The Bharatiya Janata Party said on Saturday the judicial remand of the former Karnataka Chief Minister, B.S. Yeddyurappa, by the Lokayukta court in Bangalore in a land deal case was “expected and we are not at all surprised. The party will wait for the completion of the full judicial process against him.”
BJP general secretary in charge of Karnataka Dharmendra Pradhan told The Hindu here that while the party expected Mr. Yeddyurappa, who was replaced from the Chief Ministership following allegations of corruption, to face the judicial process on his own, the party, on its part, “will facilitate and cooperate for the law to take its course. We will do that.”
Mr. Pradhan said the party had been seriously maintaining that whenever judicial or constitutional authorities expressed their views on some issue “we have to respect it and go by that.” The party expected Mr. Yeddyurappa to fight the case legally. He denied there was any setback for the organisation in view of the development.
BJP spokesman J.P. Nadda said: “It is a legal issue. We will certainly fight the issue legally. We will be there legally but the BJP will adopt zero tolerance towards corruption.” The moment Mr. Yeddyurappa's name appeared in the Lokayukta report the party decided to seek his resignation on moral grounds.
He took on the Congress by stating that the latter had no moral right to talk or comment on the issue of corruption as it was “deeply entrenched in corruption.” The Congress leaders were involved in many scams but the party had not taken any action against them, he alleged and cited the Goa mining scam, the 2G spectrum allocation scam, the Adarsh Housing Scam and the alleged irregularities in holding the Commonwealth Games last year in Delhi.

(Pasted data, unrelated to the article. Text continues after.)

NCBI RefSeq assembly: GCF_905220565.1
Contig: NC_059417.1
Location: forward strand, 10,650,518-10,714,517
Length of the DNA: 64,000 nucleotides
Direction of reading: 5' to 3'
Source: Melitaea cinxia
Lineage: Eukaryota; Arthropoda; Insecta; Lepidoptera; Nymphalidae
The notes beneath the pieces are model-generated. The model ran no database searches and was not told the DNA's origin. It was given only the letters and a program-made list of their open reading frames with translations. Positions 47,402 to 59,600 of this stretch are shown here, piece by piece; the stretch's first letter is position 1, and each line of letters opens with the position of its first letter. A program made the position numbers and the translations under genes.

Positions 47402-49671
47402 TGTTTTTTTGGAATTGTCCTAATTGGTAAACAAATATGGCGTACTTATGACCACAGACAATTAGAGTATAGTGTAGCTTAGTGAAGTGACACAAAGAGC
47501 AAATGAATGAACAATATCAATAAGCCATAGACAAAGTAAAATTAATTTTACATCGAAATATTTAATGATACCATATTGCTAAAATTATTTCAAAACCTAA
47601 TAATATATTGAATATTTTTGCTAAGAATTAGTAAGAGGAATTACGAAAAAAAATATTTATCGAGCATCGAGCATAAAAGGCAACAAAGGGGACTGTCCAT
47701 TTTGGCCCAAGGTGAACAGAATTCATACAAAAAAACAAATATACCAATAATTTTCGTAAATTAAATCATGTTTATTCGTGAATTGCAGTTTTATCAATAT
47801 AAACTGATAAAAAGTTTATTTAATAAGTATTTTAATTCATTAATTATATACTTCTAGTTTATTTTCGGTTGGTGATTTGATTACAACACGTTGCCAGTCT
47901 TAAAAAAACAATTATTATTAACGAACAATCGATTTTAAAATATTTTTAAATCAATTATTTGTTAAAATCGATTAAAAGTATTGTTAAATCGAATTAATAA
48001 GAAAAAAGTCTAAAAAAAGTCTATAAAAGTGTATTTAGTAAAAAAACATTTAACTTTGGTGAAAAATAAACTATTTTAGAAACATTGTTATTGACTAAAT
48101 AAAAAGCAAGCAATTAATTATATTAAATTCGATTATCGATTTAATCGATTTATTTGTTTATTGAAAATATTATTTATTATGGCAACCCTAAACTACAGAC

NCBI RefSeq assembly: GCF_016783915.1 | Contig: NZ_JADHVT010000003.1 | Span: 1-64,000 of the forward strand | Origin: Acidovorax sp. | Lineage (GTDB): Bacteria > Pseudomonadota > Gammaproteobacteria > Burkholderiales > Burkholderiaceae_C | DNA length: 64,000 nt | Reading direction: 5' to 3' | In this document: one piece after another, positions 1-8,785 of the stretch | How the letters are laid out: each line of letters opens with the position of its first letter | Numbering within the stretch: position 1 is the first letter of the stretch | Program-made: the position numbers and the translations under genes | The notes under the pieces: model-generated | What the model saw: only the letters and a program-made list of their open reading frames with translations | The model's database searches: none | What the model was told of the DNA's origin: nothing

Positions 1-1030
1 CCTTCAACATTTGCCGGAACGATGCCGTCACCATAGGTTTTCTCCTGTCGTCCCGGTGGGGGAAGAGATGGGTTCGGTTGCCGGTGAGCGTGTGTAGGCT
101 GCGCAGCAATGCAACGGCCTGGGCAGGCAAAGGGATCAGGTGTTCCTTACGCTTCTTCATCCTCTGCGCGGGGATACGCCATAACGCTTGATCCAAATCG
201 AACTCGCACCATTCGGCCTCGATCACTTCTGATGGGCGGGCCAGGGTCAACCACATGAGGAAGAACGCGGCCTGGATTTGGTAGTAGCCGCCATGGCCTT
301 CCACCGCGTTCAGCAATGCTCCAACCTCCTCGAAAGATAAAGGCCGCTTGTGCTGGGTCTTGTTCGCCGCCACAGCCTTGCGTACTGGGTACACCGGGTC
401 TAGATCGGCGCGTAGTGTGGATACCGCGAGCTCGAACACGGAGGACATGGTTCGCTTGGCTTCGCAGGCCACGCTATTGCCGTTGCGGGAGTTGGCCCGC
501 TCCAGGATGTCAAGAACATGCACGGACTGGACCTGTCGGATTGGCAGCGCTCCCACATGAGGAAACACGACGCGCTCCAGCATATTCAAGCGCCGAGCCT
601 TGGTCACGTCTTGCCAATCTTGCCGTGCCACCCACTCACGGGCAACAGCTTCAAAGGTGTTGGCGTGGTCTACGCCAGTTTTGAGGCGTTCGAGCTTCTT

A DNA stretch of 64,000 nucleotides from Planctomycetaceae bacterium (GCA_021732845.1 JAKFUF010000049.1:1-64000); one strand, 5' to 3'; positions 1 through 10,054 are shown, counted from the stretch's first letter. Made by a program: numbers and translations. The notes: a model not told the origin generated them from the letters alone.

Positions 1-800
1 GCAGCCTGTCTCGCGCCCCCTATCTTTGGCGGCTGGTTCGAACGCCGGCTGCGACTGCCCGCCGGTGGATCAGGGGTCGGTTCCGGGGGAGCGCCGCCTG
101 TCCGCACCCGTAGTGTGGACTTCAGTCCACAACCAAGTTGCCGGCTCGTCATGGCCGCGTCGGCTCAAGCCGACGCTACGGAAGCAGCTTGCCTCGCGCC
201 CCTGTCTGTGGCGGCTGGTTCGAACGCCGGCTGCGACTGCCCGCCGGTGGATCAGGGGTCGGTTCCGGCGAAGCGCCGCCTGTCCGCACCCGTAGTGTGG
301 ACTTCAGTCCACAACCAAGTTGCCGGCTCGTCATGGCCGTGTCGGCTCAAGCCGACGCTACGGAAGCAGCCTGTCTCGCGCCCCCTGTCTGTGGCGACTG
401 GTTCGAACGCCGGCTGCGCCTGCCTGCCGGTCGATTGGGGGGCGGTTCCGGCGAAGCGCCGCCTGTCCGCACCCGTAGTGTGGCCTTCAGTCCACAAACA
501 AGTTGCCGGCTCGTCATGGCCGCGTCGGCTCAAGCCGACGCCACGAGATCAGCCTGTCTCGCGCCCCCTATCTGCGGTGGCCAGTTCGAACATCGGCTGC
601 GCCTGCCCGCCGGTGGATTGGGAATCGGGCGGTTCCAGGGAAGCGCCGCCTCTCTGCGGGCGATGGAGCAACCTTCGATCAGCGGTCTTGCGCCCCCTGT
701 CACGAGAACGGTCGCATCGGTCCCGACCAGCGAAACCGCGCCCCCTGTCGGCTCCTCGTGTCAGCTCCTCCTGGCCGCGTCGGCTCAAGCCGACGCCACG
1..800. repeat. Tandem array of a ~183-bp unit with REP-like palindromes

The “inaction” by the Congress or the UPA government in these scams “clearly shows that the Congress and the UPA are not serious on corruption.” But the BJP had always played a pro-active role in fighting corruption and would continue doing so.
The former Prime Minister and Janata Dal (Secular) president, H.D. Deve Gowda, told The Hindu over telephone from Bangalore that though he did not want to comment on the judicial remand of the individual, he welcomed the increased judicial activism, following the assumption of office by Chief Justice of India Justice S.H. Kapadia. Such a development was important for democracy, Mr. Gowda said urging the political parties to do some introspection on how to save democracy, as various institutions had failed to deliver.
Congress spokesman Abishek Singhvi said the judicial remand of Mr. Yeddyurappa in the corruption case spoke volumes of the morality practised by the BJP, which was constantly preaching. It was the “obduracy” of the BJP that prevented similar cases in the party from going down the same slippery slope.
“The court order against the former BJP Chief Minister is clearly yet another reiteration of BJP's very severe indictments.”
Another Congress spokesperson Manish Tewari said it was ironical that Mr. Yeddyuruppa was fighting for bail in a corruption case at a time when the BJP was undertaking an anti-corruption yatra. “Perhaps it would have been far more appropriate if the anti-corruption yatra would have been first undertaken in Karnataka, Uttarakhand, and Punjab, where BJP Ministers and functionaries have been indicted on charges of corruption,” he said.
Senior BJP leader and Karnataka's special representative here, V.S. Dhananjay Kumar, who met Mr. Yeddyurappa a few hours before he was sent to judicial custody, said the latter was confident that he would come out clean in the case and he had committed no wrong. The party respected the judicial process and Mr. Yeddyurappa would fight the case legally, he said.\